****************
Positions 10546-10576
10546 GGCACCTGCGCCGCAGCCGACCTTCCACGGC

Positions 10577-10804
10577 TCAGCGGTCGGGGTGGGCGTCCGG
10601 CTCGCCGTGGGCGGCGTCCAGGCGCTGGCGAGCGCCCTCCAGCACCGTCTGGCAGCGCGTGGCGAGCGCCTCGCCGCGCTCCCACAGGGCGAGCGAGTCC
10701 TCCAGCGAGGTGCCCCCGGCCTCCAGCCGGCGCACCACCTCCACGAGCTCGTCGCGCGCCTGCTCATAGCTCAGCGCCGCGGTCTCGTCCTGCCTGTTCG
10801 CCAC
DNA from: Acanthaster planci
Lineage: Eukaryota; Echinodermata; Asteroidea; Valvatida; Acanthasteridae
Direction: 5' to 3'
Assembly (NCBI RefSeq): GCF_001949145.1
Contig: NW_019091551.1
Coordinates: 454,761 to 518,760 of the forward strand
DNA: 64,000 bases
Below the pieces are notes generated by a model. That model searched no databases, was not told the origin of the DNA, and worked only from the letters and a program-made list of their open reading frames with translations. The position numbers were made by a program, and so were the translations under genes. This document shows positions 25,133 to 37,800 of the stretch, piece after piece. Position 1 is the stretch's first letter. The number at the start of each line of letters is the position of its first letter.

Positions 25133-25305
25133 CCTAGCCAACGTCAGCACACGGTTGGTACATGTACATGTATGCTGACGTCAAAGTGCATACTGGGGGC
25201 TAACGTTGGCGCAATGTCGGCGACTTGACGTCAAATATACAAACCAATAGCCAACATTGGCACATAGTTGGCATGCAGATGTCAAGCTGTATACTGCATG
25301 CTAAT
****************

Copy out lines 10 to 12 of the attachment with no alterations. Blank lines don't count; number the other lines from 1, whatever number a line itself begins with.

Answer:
Direction: 5' to 3'
Assembly (NCBI RefSeq): GCF_001949145.1
Contig: NW_019091551.1